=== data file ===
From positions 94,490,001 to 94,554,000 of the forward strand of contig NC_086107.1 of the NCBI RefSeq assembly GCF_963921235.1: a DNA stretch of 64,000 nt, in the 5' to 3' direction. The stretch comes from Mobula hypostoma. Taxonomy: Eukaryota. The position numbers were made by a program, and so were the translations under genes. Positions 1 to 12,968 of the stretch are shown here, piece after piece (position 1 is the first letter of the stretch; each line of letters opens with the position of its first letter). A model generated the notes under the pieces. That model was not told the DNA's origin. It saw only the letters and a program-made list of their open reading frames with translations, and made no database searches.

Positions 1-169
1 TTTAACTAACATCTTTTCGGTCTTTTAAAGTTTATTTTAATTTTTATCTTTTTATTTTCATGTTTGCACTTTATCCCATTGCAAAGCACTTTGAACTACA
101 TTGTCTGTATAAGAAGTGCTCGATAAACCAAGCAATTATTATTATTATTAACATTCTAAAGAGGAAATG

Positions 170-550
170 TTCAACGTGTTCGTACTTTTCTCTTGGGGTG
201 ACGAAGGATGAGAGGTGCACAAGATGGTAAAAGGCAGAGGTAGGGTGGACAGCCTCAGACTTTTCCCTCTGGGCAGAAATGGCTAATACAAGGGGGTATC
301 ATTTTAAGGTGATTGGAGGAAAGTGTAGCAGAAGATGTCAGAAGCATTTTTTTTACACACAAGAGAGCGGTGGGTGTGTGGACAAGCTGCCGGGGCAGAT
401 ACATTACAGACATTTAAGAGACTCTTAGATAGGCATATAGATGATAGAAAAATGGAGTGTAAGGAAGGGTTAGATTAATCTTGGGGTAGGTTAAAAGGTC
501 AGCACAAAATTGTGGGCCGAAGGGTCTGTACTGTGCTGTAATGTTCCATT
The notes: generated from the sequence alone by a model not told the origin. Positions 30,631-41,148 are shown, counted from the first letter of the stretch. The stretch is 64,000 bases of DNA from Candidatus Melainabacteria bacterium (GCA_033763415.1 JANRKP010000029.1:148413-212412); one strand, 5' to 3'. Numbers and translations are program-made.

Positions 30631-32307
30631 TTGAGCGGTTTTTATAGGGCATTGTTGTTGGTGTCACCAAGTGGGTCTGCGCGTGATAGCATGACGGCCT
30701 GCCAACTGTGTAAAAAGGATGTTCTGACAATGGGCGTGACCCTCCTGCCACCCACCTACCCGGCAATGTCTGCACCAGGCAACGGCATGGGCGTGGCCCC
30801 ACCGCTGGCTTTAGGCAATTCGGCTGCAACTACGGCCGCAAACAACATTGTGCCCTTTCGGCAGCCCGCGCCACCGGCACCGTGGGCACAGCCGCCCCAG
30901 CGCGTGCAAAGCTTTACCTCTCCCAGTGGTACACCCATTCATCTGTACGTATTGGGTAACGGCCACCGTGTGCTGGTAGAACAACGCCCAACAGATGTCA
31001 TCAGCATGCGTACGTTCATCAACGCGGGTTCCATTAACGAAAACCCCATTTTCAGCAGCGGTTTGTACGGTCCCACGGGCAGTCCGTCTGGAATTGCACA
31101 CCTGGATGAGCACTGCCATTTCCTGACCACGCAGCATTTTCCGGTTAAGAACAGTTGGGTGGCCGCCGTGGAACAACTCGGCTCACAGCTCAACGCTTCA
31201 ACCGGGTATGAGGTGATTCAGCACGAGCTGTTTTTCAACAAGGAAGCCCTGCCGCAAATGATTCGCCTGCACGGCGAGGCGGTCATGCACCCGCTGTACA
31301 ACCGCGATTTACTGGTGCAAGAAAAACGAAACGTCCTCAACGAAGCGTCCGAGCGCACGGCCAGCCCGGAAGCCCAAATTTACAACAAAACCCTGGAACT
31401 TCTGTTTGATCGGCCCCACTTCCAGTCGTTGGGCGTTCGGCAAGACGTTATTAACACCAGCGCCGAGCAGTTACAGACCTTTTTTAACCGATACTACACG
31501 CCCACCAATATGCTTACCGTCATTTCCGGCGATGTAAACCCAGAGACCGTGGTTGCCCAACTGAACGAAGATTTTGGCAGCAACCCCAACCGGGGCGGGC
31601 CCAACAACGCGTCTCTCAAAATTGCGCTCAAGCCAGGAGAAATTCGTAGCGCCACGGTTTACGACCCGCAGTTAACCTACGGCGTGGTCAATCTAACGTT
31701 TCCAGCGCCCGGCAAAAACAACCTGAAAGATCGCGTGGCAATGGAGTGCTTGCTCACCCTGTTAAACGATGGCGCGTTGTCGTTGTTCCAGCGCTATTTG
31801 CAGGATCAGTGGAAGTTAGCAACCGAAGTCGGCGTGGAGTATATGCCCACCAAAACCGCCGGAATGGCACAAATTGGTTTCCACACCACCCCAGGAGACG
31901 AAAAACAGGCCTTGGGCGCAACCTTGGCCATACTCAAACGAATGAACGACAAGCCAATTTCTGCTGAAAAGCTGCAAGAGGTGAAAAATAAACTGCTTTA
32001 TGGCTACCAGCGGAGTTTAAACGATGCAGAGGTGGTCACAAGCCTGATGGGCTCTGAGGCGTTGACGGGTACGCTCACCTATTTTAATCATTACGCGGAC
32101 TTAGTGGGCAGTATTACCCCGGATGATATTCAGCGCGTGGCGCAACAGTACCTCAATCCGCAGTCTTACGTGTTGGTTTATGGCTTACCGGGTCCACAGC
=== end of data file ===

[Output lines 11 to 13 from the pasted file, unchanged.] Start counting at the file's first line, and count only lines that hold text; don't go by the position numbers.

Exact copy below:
The notes: generated from the sequence alone by a model not told the origin. Positions 30,631-41,148 are shown, counted from the first letter of the stretch. The stretch is 64,000 bases of DNA from Candidatus Melainabacteria bacterium (GCA_033763415.1 JANRKP010000029.1:148413-212412); one strand, 5' to 3'. Numbers and translations are program-made.

Positions 30631-32307
30631 TTGAGCGGTTTTTATAGGGCATTGTTGTTGGTGTCACCAAGTGGGTCTGCGCGTGATAGCATGACGGCCT